Links 09/12/2008

September 12, 2008
  • They’d better look fast. Not because RealDVD represents any kind of meaningful technical breakthrough; any number of software programs have been available online for years–many free–that will do what RealDVD does without tethering the copy to a particular hard drive. But because it represents a widening crack in the CSS licensing system that has long held together the DVD ecosystem and was responsible for much of the format’s success.

    tags: standards

  • The RealDVD announcement this week is big news, in that the software’s DRM might actually convince Hollywood to let ordinary people back up their DVDs to their hard drives. Unfortunately, the resulting movie files are locked up tighter than Hannibal Lecter; you can play them on up to five licensed PCs, but you can’t watch them on your iPod or other device. As such, RealDVD doesn’t really give users what they want: a way to put their purchased movies on their PCs and move them to iPods, iPhones, PSPs, and network-attached devices. (PC Mag Editor-in-Chief Lance Ulanoff griped about this last year.)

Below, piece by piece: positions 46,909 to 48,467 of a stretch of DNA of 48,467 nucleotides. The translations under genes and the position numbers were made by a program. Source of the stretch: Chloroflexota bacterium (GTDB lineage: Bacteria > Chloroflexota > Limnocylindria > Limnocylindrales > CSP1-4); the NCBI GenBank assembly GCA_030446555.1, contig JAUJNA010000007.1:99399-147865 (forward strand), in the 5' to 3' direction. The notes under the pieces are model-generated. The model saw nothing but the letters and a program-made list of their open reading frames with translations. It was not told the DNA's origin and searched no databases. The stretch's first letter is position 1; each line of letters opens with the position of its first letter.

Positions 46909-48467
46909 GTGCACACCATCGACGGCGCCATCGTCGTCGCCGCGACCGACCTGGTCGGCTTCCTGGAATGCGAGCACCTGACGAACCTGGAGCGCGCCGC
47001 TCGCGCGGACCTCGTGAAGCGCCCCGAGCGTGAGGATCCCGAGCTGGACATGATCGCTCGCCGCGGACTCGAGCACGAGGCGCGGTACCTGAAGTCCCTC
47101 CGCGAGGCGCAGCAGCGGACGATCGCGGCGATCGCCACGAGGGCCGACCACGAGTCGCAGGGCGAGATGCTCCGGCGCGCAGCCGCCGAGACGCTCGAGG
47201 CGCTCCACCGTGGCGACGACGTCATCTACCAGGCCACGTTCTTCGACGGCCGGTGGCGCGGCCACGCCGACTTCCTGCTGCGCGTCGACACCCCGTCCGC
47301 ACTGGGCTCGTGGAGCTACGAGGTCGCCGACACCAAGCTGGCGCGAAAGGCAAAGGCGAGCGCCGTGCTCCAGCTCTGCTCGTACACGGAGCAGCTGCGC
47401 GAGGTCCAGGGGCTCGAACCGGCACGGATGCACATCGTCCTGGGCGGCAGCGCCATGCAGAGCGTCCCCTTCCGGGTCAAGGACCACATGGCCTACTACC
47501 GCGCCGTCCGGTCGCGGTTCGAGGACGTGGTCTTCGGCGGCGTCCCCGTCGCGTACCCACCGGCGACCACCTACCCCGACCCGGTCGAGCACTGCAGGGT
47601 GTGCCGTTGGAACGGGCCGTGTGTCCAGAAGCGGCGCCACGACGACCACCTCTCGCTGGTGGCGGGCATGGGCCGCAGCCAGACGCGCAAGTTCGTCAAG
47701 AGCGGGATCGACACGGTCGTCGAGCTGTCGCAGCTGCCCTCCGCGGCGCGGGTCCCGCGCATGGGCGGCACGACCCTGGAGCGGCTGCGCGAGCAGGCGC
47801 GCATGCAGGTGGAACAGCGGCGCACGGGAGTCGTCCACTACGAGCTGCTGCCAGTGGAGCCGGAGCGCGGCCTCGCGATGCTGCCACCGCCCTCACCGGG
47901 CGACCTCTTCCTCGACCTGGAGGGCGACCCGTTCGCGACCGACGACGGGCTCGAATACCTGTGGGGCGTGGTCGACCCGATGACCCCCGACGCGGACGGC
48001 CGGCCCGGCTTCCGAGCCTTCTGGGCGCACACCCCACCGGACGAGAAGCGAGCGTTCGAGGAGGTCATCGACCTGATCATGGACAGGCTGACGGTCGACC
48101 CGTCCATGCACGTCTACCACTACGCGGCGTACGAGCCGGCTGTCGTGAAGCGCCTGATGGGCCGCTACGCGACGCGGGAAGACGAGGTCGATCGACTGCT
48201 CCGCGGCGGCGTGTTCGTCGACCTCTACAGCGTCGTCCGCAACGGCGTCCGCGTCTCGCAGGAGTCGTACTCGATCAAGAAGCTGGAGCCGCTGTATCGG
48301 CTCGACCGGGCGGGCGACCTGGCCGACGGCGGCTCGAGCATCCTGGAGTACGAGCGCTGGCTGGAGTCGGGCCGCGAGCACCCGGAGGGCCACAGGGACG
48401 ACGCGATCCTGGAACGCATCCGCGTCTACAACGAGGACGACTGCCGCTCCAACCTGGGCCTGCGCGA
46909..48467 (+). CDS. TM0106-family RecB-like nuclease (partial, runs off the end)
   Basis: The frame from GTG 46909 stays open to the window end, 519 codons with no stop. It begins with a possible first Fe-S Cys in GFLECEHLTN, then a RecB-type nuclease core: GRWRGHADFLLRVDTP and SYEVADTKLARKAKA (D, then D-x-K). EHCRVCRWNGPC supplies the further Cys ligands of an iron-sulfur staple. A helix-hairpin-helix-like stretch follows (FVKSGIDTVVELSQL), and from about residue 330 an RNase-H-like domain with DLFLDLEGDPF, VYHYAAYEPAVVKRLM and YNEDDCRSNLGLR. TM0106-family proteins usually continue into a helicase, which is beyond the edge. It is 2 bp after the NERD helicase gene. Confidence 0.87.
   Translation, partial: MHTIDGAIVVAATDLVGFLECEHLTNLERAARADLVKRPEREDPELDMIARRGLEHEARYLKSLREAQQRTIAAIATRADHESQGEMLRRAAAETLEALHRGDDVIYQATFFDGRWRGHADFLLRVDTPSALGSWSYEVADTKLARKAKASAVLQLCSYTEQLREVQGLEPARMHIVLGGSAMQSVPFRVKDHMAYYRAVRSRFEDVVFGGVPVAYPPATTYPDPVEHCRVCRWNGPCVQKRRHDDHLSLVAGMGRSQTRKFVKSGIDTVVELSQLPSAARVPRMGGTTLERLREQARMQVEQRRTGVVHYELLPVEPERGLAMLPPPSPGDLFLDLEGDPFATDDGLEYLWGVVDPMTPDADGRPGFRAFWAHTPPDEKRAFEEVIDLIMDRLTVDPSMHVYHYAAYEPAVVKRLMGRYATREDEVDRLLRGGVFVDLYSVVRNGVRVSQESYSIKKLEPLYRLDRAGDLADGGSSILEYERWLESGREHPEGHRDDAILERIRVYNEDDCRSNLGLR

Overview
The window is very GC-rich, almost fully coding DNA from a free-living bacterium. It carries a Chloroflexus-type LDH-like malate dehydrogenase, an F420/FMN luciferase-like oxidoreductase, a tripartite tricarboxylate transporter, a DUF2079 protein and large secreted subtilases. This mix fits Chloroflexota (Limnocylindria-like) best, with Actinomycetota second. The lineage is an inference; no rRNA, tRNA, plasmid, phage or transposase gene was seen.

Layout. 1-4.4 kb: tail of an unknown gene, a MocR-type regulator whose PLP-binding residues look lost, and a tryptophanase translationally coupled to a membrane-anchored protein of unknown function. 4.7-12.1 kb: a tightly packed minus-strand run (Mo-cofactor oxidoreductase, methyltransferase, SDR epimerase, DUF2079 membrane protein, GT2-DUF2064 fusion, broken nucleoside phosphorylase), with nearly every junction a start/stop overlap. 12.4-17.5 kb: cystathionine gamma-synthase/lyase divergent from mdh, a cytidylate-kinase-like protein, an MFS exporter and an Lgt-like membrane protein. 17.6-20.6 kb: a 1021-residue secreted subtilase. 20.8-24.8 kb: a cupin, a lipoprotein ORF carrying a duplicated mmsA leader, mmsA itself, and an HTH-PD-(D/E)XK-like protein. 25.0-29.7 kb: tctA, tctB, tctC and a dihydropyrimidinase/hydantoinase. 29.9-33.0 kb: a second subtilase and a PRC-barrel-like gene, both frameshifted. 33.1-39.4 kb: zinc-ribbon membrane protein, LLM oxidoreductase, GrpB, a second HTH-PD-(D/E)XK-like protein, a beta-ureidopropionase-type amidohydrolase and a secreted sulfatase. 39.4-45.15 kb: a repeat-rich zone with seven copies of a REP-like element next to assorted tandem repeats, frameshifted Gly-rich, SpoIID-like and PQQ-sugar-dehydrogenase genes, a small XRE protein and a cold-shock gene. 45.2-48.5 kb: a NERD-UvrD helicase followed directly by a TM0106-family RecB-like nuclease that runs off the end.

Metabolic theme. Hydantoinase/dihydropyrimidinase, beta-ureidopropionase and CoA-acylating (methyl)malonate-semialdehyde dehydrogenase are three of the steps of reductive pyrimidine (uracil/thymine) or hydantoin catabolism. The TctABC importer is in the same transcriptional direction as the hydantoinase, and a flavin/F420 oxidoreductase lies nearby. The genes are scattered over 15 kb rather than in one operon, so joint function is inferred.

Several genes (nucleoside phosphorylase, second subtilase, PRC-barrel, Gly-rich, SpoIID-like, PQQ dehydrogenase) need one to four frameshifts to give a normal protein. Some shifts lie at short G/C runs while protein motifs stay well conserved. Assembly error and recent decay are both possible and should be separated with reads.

tags: standards

  • As a technical matter, RealNetworks’ RealDVD does nothing you couldn’t already do using AnyDVD or one of the many other DVD rippers widely available online. In fact as many commentators have pointed out, it does less: The copy it makes is tethered to a particular hard drive or designated storage device and cannot be recopied or reformatted. By virtue of Real’s market profile and familiarity among consumers, however, RealDVD is doing something AnyDVD could never do: planting the idea firmly in mainstream conciousness that copying encrypted DVDs is legal, at least the ones you own.

    tags: standards


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